Copper futures rose for a sixth straight session, the longest rally since May 2012, as signs of low U.S. inflation eased concern that the Federal Reserve will trim its stimulus measures at a meeting next week.
The producer-price index in the U.S. slid 0.1 percent in November, the third straight monthly decline. The median estimate in a Bloomberg survey of 77 economists called for no change. On Dec. 6, 34 percent of economists surveyed by Bloomberg expected the Fed will start cutting its $85 billion of monthly bond purchases at a meeting next week.
“The negative inflation readings could temporarily temper December tapering fears,” Tom Power, a senior commodities broker at RJO Futures in Chicago, said by telephone. “You could continue to see a rally if the tapering is delayed.”
Copper futures for delivery in March rose 0.5 percent to settle at $3.312 a pound at 1:16 p.m. on the Comex in New York, capping a weekly gain of 2 percent, the biggest for a most-active contract since Sept. 20. On the London Metal Exchange, copper for delivery in three months added 0.4 percent to $7,255 a metric ton ($3.29 a pound).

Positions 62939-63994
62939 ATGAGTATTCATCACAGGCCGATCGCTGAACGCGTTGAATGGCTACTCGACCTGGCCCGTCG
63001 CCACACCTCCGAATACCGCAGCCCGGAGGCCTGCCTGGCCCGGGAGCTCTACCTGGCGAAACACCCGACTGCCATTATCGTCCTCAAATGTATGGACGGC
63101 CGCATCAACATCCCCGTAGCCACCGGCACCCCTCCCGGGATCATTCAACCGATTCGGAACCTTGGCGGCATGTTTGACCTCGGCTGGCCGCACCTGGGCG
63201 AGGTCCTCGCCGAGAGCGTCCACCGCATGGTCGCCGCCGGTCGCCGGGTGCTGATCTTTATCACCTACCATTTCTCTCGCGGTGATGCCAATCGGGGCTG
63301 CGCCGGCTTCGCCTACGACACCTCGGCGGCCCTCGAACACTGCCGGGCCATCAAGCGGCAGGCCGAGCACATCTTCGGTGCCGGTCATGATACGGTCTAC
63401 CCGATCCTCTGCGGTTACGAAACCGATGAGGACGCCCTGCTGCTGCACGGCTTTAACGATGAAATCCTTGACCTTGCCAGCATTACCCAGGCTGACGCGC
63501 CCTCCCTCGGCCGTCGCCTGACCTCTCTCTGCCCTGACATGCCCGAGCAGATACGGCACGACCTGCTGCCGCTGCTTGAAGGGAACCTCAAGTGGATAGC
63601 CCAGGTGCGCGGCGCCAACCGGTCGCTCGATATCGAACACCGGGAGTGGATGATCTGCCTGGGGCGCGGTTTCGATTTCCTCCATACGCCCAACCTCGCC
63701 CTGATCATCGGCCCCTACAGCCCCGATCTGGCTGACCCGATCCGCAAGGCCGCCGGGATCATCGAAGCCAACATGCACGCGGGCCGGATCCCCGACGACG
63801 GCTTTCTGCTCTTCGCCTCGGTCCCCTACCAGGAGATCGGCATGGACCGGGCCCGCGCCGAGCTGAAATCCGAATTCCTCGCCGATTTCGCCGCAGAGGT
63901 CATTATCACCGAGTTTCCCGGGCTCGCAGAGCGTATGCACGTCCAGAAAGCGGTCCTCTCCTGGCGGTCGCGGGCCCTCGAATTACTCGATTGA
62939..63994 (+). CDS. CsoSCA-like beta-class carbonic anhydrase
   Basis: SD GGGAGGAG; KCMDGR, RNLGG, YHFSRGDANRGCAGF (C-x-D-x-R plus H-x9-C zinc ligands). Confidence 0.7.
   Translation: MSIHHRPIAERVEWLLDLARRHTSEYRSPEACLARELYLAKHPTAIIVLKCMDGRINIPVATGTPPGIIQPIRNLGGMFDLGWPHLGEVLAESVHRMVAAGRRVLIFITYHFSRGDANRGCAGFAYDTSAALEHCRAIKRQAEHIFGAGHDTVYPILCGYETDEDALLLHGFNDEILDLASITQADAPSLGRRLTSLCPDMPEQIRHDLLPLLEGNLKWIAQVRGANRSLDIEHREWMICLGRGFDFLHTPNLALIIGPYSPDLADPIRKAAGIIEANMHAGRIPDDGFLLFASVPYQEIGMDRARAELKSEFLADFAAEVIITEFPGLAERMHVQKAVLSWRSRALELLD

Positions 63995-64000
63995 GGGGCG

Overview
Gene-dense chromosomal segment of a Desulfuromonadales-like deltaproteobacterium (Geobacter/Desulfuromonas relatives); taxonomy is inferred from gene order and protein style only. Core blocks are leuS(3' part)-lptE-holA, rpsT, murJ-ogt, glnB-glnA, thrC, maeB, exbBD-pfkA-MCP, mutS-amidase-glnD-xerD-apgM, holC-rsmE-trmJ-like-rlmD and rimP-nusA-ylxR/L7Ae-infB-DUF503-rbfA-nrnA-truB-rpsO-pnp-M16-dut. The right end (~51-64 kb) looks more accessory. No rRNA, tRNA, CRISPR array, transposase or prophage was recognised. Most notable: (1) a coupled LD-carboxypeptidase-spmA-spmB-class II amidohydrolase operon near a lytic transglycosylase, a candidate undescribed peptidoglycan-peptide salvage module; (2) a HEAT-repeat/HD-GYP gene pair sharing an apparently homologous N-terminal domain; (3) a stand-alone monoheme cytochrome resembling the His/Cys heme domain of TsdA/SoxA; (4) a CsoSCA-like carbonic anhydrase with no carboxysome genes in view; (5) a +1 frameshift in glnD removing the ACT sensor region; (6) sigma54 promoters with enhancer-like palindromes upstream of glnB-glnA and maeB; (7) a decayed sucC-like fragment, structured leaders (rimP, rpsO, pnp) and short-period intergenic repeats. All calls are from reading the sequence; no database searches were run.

The copper-cathode market is the tightest since early 2011, JPMorgan Chase & Co. said in a report Dec. 11. Copper for immediate delivery traded as much as $13.50 a ton above the three-month contract today, after yesterday reaching the widest backwardation since 2012. Backwardation, a market structure in which prices for earlier-dated contracts are higher than deferred ones, can signal limited supply.
Stockpiles available for delivery in warehouses monitored by the LME fell to a five-year low. “Nearby physical tightness and a sharp inventory drawdown inflated” the spread, Edward Meier, an analyst at INTL FCStone in New York, wrote in a note today.
Aluminum, tin, nickel, zinc and lead also advanced in London.